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UN agency urges farmers to keep livestock
to tackle climate fluctuations

NAKURU (Xinhua) -- Keeping livestock in dry areas is one of the most effective ways to cushion households from extreme climate fluctuations, a senior official of Food and Agriculture Organization (FAO) has said.

Piers Simpkin, FAO’s Senior Program Coordinator in Kenya said in an interview with Xinhua on Thursday that livestock keeping is an adaptation mechanism to climate variability.

“Keeping livestock in dry rangelands is considered one of the most effective livelihoods that is adapted to reduce the impact of drought through mobility. Mobile livestock systems by definition are low input and low output systems,” he said.

Simpkin said FAO is supporting improvement of grazing management in Kenya by encouraging planned grazing mainly benefiting pastoralist communities.

Although it is imperative for farmers to adopt drought tolerant crops, uncertainties over prices of substitute crops complicate their transition to climate smart farming.

“It is difficult for farmers to change overnight from growing their own food and cash crops to becoming fully market dependent and feeling comfortable to give up growing their staple food crop for a crop whose production might be more reliable but whose market price is unknown and liable to global fluctuations,” he said.

FAO has established Early Warning Early Action Fund (EWEA) from which county governments in Kenya would receive financial support to provide animal feeds for selected breeding animals for individual families, Simpkin said.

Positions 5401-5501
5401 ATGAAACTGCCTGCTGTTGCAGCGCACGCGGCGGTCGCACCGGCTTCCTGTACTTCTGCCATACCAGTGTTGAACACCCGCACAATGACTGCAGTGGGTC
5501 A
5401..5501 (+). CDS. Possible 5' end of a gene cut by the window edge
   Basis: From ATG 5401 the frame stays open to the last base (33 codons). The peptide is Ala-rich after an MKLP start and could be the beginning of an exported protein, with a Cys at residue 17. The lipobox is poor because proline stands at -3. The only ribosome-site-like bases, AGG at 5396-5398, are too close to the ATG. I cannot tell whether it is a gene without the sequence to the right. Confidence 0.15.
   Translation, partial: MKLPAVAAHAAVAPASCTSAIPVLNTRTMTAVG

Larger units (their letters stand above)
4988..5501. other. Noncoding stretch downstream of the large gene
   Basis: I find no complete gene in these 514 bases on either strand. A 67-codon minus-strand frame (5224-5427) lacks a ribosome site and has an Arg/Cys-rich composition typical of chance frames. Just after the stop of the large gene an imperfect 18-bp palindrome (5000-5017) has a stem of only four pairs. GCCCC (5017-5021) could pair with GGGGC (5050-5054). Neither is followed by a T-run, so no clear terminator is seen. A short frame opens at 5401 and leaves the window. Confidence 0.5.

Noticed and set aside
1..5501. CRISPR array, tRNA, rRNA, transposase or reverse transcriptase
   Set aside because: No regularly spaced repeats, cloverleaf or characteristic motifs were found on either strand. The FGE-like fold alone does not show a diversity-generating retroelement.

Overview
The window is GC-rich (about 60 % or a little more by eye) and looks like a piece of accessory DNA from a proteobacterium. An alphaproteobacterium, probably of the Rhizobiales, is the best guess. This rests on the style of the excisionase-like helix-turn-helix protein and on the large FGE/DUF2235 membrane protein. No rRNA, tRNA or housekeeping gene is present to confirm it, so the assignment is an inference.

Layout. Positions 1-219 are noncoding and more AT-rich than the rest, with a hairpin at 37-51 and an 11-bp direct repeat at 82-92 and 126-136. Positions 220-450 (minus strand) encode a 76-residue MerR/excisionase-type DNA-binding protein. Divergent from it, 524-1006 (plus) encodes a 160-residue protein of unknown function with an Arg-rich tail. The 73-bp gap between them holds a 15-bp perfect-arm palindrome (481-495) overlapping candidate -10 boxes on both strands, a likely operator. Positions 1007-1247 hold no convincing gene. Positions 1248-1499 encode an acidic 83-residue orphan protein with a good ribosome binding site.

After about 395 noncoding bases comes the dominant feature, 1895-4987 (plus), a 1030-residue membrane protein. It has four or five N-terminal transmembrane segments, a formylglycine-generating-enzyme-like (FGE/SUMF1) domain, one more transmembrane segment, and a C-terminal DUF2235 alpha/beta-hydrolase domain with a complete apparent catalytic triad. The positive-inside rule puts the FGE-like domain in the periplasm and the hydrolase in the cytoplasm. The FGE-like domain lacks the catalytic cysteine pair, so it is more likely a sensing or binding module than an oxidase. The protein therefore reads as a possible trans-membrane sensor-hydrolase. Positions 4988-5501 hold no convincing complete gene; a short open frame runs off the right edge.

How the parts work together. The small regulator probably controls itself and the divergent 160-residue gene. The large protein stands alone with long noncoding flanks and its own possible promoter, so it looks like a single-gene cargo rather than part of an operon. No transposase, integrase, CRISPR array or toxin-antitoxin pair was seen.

On preparing communities for weather extremes, FAO is executing an early warning system of which 100,000 people are targeted with early warning messages and response options, according to the official.

Simpkin said FAO is collaborating with National Drought Management Authority (NDMA) on a predictive livestock early warning system which is intended to assist the state agency tasked with assessing drought situation in the country in informing public, identifying possible responses and preparing adequately to avert crises associated with severe drought.

“Prevention is better than cure—hence resilience building and preparing communities in advance to mitigate or avoid drought risk is vital. The increasing frequency and severity of drought is not purely climatic but due to a number of factors,” he said.



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